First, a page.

Thursday, September 19, 2013

Lehman + 5: Have policy makers tackled the causes of the crisis? No

…excess savings reflect a fundamental problem: a growing gap between financial hope and economic reality. Even before the financial crisis, the evidence increasingly suggested that western economies were slowing down. Relative to consensus, US economic growth has disappointed year after year, during good times and bad. Other countries have fared even worse. Driving up asset prices in the hope that this structural malaise can be overcome may only sow the seeds of future financial upheavals.
Instead, there has to be a much greater focus on the growing inconsistency between low structural growth rates in the West, underdeveloped and illiquid capital markets in the emerging world and a persistent but ultimately malignant hunt for yield. The political implications may be unappealing – higher retirement ages, tougher regulation, lower returns, harder work – but better, surely to tackle the underlying problems than continuously to pretend that the monetary magic wand can solve all problems. (King, 2013) (bold emphasis added)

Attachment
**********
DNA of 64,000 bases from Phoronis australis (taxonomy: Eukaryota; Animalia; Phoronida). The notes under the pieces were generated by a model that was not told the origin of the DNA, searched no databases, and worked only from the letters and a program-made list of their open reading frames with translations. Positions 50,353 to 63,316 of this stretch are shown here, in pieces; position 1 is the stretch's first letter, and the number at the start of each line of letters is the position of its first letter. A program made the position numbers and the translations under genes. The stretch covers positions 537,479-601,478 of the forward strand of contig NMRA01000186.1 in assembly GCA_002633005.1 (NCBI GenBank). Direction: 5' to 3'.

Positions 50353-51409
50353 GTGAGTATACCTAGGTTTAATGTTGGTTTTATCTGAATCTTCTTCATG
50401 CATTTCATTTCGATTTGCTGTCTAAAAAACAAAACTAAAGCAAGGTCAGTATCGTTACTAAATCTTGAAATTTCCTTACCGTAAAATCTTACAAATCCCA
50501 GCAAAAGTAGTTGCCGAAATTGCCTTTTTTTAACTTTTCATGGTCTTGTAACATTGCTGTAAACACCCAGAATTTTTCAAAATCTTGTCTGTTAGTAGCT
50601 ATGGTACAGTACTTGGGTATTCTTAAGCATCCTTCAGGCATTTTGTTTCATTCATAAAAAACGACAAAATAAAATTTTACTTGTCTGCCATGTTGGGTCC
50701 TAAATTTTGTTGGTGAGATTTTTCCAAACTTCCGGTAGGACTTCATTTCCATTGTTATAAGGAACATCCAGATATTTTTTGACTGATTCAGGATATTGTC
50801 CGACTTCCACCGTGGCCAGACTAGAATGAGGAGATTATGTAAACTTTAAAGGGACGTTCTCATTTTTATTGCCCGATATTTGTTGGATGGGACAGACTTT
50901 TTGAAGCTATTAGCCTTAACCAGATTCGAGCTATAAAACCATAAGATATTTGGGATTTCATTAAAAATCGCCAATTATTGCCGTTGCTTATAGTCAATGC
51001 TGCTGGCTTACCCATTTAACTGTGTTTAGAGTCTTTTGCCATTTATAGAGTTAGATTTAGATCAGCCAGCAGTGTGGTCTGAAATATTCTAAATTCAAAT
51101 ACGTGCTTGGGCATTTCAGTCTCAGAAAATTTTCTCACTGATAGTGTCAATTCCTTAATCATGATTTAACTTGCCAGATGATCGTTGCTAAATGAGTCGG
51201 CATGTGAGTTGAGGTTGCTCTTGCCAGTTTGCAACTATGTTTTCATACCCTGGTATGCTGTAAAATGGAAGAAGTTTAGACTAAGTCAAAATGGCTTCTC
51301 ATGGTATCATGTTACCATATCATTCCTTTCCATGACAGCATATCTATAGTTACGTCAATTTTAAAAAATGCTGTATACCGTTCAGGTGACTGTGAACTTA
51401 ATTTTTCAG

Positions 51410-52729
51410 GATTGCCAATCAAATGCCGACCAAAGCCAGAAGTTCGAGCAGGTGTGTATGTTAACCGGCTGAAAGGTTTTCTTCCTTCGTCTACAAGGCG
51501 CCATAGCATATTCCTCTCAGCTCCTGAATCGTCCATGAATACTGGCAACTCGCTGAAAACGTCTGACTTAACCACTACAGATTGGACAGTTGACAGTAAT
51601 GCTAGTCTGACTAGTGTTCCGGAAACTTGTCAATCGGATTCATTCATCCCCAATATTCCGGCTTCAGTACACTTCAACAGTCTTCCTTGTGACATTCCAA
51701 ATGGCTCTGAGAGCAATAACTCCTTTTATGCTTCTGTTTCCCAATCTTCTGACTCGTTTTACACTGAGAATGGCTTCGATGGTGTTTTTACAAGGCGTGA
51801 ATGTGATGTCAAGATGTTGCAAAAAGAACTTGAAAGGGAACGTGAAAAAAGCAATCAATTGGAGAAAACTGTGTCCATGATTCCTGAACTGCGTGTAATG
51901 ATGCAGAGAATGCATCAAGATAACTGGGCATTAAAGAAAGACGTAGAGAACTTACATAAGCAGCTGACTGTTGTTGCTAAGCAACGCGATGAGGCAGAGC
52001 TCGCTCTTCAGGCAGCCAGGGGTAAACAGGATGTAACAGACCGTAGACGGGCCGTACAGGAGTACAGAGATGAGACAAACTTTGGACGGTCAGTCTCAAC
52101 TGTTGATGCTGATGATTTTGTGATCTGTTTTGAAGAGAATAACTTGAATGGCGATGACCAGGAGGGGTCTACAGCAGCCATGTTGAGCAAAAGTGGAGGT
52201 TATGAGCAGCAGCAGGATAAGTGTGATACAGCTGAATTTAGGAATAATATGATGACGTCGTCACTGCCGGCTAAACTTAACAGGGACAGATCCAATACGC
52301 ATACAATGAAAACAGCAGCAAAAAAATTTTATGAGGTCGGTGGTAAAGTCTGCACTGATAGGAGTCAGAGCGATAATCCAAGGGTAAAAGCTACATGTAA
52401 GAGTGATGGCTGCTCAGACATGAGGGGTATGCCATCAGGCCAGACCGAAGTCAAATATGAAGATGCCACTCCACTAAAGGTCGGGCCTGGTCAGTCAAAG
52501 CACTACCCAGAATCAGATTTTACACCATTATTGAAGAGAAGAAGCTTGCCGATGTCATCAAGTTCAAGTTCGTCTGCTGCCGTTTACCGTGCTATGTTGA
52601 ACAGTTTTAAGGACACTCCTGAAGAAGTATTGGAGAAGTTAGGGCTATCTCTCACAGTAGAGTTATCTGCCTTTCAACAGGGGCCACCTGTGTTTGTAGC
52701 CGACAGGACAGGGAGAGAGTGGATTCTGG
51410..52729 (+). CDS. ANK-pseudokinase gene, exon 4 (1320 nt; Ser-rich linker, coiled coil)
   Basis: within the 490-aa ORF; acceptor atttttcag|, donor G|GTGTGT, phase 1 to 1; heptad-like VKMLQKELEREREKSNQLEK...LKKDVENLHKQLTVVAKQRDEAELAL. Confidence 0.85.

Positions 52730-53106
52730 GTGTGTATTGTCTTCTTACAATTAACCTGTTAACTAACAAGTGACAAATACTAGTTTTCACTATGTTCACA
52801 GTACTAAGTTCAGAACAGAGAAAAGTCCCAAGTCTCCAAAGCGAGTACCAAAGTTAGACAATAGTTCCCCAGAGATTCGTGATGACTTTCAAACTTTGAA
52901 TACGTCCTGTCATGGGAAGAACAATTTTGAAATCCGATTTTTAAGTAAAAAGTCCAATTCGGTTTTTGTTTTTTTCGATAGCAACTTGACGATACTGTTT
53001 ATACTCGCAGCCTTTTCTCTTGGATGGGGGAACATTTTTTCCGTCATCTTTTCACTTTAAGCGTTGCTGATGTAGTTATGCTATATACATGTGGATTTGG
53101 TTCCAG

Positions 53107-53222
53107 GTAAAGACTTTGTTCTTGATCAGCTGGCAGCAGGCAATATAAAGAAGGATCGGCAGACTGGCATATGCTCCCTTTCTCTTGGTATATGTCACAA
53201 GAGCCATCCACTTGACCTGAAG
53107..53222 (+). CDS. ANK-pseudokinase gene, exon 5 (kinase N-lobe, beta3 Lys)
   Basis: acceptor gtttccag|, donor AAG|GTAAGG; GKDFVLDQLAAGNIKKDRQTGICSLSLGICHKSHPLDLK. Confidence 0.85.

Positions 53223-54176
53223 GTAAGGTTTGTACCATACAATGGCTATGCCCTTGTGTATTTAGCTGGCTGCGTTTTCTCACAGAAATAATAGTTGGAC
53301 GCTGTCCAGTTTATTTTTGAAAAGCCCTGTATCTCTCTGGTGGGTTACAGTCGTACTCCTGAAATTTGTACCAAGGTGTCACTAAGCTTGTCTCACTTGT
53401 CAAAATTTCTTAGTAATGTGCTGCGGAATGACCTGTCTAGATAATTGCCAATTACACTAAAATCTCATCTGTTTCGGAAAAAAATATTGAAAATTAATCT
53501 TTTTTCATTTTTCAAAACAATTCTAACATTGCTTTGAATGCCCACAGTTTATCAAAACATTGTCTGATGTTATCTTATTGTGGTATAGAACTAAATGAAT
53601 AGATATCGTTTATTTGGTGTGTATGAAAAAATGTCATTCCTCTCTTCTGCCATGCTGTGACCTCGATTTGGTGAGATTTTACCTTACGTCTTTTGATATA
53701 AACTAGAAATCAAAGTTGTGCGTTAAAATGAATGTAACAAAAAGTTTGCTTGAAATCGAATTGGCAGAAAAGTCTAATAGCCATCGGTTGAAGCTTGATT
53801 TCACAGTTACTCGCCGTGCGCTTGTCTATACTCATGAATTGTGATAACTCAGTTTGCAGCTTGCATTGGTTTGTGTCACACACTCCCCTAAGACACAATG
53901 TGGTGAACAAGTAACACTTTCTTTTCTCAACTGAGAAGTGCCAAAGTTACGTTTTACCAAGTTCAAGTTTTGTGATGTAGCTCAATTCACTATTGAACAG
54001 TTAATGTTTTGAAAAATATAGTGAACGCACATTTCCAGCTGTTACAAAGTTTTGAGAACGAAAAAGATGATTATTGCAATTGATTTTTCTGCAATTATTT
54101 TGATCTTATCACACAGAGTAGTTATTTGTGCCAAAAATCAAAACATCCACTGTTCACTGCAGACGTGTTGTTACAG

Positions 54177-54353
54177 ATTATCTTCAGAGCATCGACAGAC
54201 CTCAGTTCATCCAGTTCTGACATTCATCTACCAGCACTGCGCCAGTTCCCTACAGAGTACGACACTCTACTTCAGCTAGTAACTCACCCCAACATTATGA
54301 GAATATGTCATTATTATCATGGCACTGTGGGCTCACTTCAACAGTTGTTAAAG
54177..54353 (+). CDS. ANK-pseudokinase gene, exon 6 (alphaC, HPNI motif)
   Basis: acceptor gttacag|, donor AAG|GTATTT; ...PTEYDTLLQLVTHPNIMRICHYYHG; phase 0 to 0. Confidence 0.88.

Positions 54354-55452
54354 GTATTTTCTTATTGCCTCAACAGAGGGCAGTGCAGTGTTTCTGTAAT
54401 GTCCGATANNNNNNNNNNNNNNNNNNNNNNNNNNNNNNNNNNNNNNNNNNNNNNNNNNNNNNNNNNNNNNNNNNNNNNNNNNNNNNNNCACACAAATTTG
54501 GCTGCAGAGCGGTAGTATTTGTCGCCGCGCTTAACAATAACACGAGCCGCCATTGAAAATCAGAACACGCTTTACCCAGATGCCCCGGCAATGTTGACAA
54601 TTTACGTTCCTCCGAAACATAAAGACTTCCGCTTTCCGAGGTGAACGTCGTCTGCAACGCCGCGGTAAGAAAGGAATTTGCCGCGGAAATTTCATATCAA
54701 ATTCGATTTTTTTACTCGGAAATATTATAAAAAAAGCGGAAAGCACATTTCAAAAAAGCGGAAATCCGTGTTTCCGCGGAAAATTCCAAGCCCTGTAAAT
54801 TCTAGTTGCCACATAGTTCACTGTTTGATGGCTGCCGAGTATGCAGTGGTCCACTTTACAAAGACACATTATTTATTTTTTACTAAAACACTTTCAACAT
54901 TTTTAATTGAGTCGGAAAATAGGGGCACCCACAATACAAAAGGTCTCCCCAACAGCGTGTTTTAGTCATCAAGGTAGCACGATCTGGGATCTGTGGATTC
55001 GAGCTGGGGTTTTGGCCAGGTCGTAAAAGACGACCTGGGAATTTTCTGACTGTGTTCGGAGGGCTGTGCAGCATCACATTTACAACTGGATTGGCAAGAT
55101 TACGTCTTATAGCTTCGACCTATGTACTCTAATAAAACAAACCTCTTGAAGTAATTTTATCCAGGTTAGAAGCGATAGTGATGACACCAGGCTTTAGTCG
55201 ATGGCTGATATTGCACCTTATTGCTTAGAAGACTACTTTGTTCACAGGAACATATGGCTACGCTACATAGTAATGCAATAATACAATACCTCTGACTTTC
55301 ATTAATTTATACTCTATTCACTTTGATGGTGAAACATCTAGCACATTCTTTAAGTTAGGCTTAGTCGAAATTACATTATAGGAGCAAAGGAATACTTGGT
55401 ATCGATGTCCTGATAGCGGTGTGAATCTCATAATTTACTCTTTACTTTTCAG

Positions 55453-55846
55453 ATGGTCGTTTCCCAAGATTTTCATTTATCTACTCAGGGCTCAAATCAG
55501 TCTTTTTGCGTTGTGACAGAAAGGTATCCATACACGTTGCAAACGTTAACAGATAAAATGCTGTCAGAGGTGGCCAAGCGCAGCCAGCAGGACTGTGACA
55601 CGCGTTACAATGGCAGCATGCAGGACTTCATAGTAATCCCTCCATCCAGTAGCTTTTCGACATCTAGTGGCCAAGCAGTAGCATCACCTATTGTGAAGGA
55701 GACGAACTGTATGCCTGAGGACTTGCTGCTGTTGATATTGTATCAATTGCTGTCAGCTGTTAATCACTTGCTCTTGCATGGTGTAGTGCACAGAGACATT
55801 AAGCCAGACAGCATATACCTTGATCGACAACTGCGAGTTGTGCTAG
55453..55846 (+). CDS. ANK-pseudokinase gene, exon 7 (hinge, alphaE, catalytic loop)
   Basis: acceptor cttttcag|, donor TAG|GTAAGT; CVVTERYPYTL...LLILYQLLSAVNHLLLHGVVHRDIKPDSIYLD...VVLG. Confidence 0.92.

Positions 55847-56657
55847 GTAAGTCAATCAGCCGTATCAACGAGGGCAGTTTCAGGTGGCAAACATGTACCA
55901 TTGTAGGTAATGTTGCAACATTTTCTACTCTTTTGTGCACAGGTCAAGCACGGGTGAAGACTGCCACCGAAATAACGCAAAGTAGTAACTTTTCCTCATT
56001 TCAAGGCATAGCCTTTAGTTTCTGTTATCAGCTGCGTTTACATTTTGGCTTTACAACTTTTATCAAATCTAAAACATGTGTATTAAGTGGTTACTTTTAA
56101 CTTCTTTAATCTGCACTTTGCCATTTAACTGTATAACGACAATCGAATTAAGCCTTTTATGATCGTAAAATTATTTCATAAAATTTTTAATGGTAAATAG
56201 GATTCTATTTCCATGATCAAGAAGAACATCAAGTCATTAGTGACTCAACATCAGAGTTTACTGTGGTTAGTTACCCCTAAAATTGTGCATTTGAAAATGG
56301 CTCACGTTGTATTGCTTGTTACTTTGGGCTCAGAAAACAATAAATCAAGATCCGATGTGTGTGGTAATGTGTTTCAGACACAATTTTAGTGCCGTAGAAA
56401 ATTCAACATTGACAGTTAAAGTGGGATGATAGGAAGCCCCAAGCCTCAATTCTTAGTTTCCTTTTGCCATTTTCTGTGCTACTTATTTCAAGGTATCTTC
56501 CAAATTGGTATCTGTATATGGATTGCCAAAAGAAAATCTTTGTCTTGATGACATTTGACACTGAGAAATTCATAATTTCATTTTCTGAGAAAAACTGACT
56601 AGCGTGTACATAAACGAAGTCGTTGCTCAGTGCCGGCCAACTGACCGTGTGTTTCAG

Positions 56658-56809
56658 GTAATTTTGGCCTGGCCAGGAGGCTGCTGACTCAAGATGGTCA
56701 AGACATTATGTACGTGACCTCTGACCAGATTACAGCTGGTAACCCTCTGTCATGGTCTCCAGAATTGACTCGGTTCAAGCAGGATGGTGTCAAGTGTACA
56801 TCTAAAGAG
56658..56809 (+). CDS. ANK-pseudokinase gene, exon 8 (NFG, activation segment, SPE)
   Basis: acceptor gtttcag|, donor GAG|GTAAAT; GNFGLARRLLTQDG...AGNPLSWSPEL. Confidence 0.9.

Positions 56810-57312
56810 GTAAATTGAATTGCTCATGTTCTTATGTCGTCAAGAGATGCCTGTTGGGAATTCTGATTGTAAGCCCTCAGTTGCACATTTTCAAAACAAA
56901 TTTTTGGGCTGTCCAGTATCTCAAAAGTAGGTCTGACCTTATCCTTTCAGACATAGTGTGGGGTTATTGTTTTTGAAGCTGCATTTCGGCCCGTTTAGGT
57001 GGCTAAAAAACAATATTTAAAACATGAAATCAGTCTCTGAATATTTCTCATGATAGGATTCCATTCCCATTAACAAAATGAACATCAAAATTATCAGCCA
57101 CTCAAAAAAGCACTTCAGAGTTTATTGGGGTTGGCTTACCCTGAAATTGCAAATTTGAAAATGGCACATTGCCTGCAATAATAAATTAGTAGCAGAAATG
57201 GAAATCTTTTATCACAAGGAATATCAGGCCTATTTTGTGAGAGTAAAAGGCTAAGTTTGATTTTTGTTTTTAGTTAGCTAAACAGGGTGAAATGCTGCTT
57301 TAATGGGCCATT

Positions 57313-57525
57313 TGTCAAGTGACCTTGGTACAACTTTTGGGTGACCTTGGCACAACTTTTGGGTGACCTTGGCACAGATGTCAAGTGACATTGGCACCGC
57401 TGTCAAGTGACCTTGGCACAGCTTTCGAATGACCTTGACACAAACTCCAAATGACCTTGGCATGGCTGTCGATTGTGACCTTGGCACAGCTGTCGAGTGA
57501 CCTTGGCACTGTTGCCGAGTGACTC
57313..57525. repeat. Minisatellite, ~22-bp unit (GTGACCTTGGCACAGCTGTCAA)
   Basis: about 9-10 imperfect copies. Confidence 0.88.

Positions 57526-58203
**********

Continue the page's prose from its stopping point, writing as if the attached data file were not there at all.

Read the rest  of the post by Stephen King here


King, S. (2013, September 19). Policy makers have not tackled the causes of the crisis. Financial Times. Retrieved from

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